Due to the interruptions in in-class learning due to the pandemic, students have struggled with social-emotional aspects of their education, in particular, their self-regulation and self-development. Learning to navigate those situations is an ongoing learning challenge for many students. 

“One of the questions is, ‘I learned something to help me deal with my feelings,’ which is different from the question, ‘I was able to deal with my feelings in a healthy way’,” says Van Duyne. “What are the skills that we're teaching in school so that students when they encounter that tricky emotion–whether it's anger, whether it's sadness, whether it's frustration–they have a skill that they can use to be able to process that in a healthy way.”

For example, the district recently saw that some of the student-athletes were struggling, so the social-emotional learning team, led by Ellis, spent time with the athletic directors to better educate them about the SEL support available for students.

Advice for Districts Looking to Create a Wellbeing Survey 

For other schools considering implementing a student wellbeing survey, Ellis suggests making sure survey questions are easy to read/understand and developmentally appropriate. Also consider questions that are specifically related to your school or district. “For example, one question that we changed is last year we asked ‘I was afraid of another student.’ And we're actually changing it this year to ‘There's too much fighting at my school.’ And that is because some students can be afraid of other students for other reasons other than the specific climate of the school.”

Another question recently changed is “I was treated unfairly because of my race, gender, etc.” It’s now been split into “I was treated unfairly by an adult . . .” and “I was treated unfairly by a student because of how I look, dress, talk, or act.” “And yes, that does encompass culture,” says Ellis, “but we know that our students can understand that better.”

When administering a survey like this, Van Duyne encourages transparency, communication, and collaboration. “My advice would be when creating the surveys, make sure you're not just hearing from principals, assistant principals, you're not just hearing from teachers,” he says. “We're also hearing from climate staff, counselors, and community members about what the specific questions are on the survey.”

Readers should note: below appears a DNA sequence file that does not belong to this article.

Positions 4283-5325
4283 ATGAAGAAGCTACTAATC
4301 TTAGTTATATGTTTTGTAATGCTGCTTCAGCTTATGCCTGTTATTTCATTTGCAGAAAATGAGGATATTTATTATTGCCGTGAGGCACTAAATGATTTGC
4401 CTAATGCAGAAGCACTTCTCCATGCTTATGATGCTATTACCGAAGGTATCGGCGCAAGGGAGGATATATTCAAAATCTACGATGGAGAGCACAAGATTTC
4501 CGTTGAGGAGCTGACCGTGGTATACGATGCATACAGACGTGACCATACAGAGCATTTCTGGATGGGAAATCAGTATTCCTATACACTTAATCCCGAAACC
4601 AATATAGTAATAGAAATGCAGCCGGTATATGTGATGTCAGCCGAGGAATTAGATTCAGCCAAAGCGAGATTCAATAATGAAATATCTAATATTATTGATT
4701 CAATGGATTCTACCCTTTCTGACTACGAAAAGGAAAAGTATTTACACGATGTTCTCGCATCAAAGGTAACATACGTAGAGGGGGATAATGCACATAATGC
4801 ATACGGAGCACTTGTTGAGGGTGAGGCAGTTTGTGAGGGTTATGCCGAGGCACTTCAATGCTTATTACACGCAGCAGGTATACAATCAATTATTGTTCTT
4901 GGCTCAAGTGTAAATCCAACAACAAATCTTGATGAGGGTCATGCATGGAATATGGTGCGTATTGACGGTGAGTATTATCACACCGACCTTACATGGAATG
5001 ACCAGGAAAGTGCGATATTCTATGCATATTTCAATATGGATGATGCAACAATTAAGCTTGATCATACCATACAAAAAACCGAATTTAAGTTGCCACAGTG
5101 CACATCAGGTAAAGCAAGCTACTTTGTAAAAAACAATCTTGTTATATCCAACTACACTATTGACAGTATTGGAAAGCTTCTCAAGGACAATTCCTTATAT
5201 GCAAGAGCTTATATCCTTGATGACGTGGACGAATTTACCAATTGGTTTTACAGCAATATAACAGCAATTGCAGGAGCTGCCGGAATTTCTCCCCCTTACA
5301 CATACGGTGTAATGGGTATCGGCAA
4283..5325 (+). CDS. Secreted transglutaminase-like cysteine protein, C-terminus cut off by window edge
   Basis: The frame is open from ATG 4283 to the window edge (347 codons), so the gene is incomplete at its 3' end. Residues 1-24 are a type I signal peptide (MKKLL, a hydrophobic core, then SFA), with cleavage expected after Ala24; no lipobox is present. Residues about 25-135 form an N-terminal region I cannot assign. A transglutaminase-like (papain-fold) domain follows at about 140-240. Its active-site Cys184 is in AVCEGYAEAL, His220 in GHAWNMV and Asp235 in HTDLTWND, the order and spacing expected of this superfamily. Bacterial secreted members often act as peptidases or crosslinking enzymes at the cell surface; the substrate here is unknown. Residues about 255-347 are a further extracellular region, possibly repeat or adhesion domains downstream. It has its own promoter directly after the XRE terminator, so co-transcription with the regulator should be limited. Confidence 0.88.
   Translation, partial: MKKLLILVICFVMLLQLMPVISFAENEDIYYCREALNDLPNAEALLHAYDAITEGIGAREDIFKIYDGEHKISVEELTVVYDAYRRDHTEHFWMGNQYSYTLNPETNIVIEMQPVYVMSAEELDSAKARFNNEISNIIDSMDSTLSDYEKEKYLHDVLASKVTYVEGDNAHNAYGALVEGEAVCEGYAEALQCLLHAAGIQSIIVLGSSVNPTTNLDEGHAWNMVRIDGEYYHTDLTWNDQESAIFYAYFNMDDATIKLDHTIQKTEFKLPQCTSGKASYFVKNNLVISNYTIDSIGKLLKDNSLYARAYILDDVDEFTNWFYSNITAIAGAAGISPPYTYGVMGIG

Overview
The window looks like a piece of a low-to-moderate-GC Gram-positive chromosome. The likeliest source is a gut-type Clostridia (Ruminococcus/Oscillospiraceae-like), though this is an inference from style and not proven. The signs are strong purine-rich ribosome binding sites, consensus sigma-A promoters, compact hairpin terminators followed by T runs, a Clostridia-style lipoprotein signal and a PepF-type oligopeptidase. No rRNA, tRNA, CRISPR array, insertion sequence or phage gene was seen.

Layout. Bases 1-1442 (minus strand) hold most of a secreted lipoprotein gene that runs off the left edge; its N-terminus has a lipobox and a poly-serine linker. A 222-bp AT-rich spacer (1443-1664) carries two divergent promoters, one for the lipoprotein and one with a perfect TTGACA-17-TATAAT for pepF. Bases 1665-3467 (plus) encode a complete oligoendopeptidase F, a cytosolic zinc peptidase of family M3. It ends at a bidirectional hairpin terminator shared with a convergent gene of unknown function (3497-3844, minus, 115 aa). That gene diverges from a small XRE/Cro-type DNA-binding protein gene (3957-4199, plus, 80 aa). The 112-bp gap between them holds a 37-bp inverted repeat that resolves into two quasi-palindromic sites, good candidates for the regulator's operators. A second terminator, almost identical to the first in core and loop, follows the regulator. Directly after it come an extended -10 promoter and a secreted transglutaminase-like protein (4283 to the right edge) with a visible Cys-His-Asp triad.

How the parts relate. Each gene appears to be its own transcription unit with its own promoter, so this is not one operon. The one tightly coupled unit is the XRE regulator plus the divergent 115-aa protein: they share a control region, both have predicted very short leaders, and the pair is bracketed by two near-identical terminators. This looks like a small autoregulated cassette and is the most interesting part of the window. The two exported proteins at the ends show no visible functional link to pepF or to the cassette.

That transparency extends to the staff and even the students themselves, who can access the data through the school portal. “Our high school students are very interested in the survey data, and how their schools and how we as a district are responding,” says Ellis. “We go back to the Student Advisory Board meeting and show them their suggestions or things that we are looking to do, and we show them what we actually did districtwide to respond to the survey data.”

Van Duyne also points out that once you have the data, it’s critical to disaggregate it to really drill down on how to use it to boost equity and support students. The data for each survey is posted by the School Climate and Culture department for public viewing on the district’s website. “We had a leader in our network who said, ‘Okay, I'm finding that it is Black and Latino females in my school who are reporting the lowest adult student relationship scores,’” he says. “So then from that, she had a series of student focus groups where she learned from the voices of the students and then that was something that she then shared back with the whole staff.” 

Ultimately, anything to help students feel better about themselves and their mental health is all part of ensuring success in school and beyond.

“We understand that when people feel loved and we feel safe, and we feel supported, that we will perform better,” says Ellis. “And we want to graduate students who can go out into the world and live their best lives and thrive.”

Ray Bendici is the Managing Editor of Tech & Learning and Tech & Learning University. He is an award-winning journalist/editor, with more than 20 years of experience, including a specific focus on education.

With contributions from